Environmental stressors induce epigenetic changes that plants pass to their progeny
By Melissa Lee Phillips | August 7, 2006
Plants can pass on "memories" of stress to their offspring, possibly helping them adapt to their environments, according to a study published online in Nature this week. The researchers found that the progeny of plants exposed to UV radiation or a bacterial protein showed the same genomic instability that their parents did, even though offspring didn't experience either stressor.
"Stress causing something to be inherited is really quite novel," said Steven Henikoff of the Fred Hutchinson Cancer Research Center in Seattle, who was not involved in the study.
Previous work has shown that external pressures on plants can induce changes such as genomic rearrangement, transposable element activation, and increased homologous recombination. To see if such changes can be passed on to a plant's offspring, researchers led by Jean Molinier, then at Friedrich Miescher Institute for Biomedical Research in Basel, Switzerland, exposed Arabidopsis thaliana plants to one of two stressors: shortwave (UV-C) radiation or flagellin, a protein component of many pathogenic bacteria.
As expected from previous work, the plants treated with radiation or flagellin displayed an increased level of homologous recombination -- a sign of decreased genomic stability that the authors say may allow adaptation to the environment. "It may either be direct adaptive evolution -- plants would be more resistant to UV or to pathogens -- or it could be indirect, by increasing the potential for adaptive evolution," senior author Barbara Hohn, also at Friedrich Miescher Institute, told The Scientist in an Email.
When the researchers allowed the plants to self-pollinate, they found that the treated plants' progeny also displayed increased levels of homologous recombination -- even though they had never been exposed to radiation or flagellin themselves. This effect persisted for at least four generations after the plants were treated.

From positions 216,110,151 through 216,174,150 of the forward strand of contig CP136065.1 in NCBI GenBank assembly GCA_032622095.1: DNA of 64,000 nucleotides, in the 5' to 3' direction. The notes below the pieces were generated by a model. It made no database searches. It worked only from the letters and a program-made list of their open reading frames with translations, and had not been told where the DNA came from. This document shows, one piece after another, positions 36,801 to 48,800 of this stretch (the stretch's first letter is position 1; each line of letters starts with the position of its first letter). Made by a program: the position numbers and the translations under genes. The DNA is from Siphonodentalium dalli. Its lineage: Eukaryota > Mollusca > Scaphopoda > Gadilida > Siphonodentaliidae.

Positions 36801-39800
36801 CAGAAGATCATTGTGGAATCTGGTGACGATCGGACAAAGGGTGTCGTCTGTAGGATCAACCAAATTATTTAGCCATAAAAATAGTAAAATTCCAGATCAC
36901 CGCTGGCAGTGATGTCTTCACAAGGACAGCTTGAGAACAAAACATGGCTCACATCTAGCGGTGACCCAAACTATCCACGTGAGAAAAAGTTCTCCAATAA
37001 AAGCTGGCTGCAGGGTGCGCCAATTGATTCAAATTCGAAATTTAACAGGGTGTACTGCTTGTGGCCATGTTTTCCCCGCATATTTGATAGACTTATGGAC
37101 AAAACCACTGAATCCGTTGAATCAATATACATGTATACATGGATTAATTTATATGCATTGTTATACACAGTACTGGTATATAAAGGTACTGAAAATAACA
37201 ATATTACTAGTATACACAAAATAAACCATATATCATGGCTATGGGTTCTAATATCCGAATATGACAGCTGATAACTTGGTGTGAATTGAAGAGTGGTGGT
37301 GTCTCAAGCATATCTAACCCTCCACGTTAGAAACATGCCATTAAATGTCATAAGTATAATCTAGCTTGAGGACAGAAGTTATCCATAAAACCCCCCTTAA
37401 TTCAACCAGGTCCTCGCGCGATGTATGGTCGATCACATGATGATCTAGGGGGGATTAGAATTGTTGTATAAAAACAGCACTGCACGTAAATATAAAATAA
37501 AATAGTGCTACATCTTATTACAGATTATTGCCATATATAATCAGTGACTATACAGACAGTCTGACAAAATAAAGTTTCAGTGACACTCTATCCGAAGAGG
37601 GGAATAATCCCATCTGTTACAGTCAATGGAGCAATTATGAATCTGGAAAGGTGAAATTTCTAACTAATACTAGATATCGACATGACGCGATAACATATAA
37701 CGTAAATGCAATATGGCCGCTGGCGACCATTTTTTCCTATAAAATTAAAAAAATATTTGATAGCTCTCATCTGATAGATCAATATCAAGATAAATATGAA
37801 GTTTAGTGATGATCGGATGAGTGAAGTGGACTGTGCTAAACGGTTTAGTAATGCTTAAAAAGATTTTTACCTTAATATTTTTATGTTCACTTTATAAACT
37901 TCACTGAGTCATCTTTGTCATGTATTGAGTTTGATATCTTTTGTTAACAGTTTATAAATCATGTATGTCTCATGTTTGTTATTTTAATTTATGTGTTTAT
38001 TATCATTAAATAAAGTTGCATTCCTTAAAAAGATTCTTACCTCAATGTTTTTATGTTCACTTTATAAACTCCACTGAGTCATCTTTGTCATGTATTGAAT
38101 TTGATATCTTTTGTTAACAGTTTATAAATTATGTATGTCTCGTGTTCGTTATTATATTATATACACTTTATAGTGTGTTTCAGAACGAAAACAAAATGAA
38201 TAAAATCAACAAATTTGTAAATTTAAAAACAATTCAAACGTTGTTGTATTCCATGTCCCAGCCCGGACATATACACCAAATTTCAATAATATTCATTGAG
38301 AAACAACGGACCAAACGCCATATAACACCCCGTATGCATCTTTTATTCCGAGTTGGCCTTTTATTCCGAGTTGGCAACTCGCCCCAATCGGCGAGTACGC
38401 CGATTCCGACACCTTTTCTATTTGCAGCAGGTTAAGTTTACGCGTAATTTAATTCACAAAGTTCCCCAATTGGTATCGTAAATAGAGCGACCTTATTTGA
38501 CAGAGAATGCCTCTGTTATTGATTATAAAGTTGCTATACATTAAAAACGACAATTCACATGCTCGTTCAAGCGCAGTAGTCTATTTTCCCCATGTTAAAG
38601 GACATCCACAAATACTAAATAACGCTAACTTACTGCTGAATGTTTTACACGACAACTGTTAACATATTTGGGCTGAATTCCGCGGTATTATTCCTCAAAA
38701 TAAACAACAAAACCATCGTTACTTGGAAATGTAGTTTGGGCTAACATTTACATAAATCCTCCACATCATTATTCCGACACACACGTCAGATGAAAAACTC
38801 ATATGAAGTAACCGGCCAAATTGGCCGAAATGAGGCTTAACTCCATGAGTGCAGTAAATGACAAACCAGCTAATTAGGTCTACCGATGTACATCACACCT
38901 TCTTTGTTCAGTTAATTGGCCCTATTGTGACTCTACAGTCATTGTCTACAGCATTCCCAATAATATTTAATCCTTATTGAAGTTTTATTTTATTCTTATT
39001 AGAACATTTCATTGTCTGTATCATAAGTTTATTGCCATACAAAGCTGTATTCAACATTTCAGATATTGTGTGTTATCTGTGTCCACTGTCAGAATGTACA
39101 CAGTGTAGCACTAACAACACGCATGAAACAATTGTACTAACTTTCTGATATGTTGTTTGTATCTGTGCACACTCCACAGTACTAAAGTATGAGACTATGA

The researchers also crossed treated males with untreated females and vice versa. They found that the progeny of these crosses showed just as much homologous recombination as when the treated plants were self-pollinated, indicating that the effect can be inherited through both types of gametes in a dominant manner.
The results are "somewhat surprising," said Christopher Cullis of Case Western Reserve University in Cleveland, who was not involved in the study. The idea that "the way that plants grow" can affect their offspring "is still not mainstream," he said.
The mechanism underlying this transgenerational effect is almost certainly epigenetic, Hohn told The Scientist, "because the whole population is affected. If it were mutation...only a tiny, tiny fraction of all plants would have changed to increased recombination behavior."
"You'd have to resequence the genome to be sure," said Virginia Walbot of Stanford University, who was not involved in the study, "but I think overall, the weight of evidence is for an epigenetic [mechanism]."
Exactly what epigenetic mechanism is involved is not clear, though. "They don't know whether it's, for example, some global change in chromatin or some effect on the recombination machinery," Henikoff said. "Maybe there is some change in the chromatin that is allowing the recombination to occur. It might or might not be regulated by DNA methylation.... There are a lot of possibilities here."
Whatever the mechanism, increased genomic flexibility through recombination may enable the genomes of treated plants and their offspring to undergo adaptive evolution, according to the authors.
"Why [genomic flexibility is] a response to a relatively short-term stress is a question that is more difficult to decide," Cullis told The Scientist. "It's a transient stress and yet the plant appears to be making this long-term commitment."
Even so, "adaptive epigenetic changes are probably pretty common in plants," Henikoff said. In animals, epigenetic changes like DNA methylation largely gets erased in germline cells, but "in plants, there's nothing like that," Henikoff said, so plants could more easily pass on acquired epigenetic changes to their progeny.
According to Walbot, the researchers' results are reminiscent of the idea of "genomic challenge" proposed by Barbara McClintock -- that environmental stressors can cause the plant genome to diversify. "In [McClintock's] case it was transposons, but the mechanisms that underlie what the Hohn lab found will be equally interesting," Walbot said.
Melissa Lee Phillips
Links within this article
J. Molinier et al., "Transgeneration memory of stress in plants," Nature, published online August 6, 2006.
C.A. Cullis, "Mechanisms and control of rapid genomic changes in flax," Annals of Botany, January 2005.
J.P. Mottinger et al., "Mutations of the Adh1 gene in maize following infection with barley stripe mosaic virus," Molecular and General Genetics, June 1984.
I. Kovalchuk et al., "Genome-wide variation of the somatic mutation frequency in transgenic plants," The EMBO journal, September 1, 2000.
G. Ries et al., "Elevated UV-B radiation reduces genome stability in plants," Nature, July 6, 2000.
J.B. Weitzman, "Stress-induced recombination," The Scientist, February 19, 2002.
L.A. Pray, "Epigenetics: Genome, meet your environment," The Scientist, July 5, 2004.
Significance of the responses of the genome to challenge, Nobel lecture, December 8, 1983.
"Barbara McClintock, On Her Own," The Scientist, April 21, 2003.